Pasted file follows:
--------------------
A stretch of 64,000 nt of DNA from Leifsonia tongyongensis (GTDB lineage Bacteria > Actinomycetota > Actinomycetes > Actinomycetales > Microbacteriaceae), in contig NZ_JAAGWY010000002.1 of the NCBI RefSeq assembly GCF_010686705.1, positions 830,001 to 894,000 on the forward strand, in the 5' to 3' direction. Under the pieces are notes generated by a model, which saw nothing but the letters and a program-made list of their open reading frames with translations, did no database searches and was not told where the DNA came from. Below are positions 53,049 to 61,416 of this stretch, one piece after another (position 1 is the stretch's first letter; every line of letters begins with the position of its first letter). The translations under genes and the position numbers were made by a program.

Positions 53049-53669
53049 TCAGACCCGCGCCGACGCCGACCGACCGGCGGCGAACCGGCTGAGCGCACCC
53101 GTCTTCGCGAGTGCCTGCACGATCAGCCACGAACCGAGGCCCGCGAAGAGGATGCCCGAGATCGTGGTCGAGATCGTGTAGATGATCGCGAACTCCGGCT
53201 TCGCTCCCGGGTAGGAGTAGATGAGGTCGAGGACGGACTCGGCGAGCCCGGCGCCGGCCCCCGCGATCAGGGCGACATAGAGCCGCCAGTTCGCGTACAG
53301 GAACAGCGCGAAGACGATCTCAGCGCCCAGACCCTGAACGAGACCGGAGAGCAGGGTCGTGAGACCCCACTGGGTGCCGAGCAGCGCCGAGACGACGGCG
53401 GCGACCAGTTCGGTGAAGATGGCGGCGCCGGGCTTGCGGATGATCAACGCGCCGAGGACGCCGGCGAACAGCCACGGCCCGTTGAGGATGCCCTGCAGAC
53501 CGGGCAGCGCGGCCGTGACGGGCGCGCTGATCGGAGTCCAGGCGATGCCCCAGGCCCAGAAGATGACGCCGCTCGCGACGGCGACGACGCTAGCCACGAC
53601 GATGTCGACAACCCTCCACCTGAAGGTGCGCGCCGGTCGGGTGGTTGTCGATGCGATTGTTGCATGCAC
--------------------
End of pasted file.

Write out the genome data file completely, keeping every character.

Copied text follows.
A stretch of 64,000 nt of DNA from Leifsonia tongyongensis (GTDB lineage Bacteria > Actinomycetota > Actinomycetes > Actinomycetales > Microbacteriaceae), in contig NZ_JAAGWY010000002.1 of the NCBI RefSeq assembly GCF_010686705.1, positions 830,001 to 894,000 on the forward strand, in the 5' to 3' direction. Under the pieces are notes generated by a model, which saw nothing but the letters and a program-made list of their open reading frames with translations, did no database searches and was not told where the DNA came from. Below are positions 53,049 to 61,416 of this stretch, one piece after another (position 1 is the stretch's first letter; every line of letters begins with the position of its first letter). The translations under genes and the position numbers were made by a program.

Positions 53049-53669
53049 TCAGACCCGCGCCGACGCCGACCGACCGGCGGCGAACCGGCTGAGCGCACCC
53101 GTCTTCGCGAGTGCCTGCACGATCAGCCACGAACCGAGGCCCGCGAAGAGGATGCCCGAGATCGTGGTCGAGATCGTGTAGATGATCGCGAACTCCGGCT
53201 TCGCTCCCGGGTAGGAGTAGATGAGGTCGAGGACGGACTCGGCGAGCCCGGCGCCGGCCCCCGCGATCAGGGCGACATAGAGCCGCCAGTTCGCGTACAG
53301 GAACAGCGCGAAGACGATCTCAGCGCCCAGACCCTGAACGAGACCGGAGAGCAGGGTCGTGAGACCCCACTGGGTGCCGAGCAGCGCCGAGACGACGGCG
53401 GCGACCAGTTCGGTGAAGATGGCGGCGCCGGGCTTGCGGATGATCAACGCGCCGAGGACGCCGGCGAACAGCCACGGCCCGTTGAGGATGCCCTGCAGAC
53501 CGGGCAGCGCGGCCGTGACGGGCGCGCTGATCGGAGTCCAGGCGATGCCCCAGGCCCAGAAGATGACGCCGCTCGCGACGGCGACGACGCTAGCCACGAC
53601 GATGTCGACAACCCTCCACCTGAAGGTGCGCGCCGGTCGGGTGGTTGTCGATGCGATTGTTGCATGCAC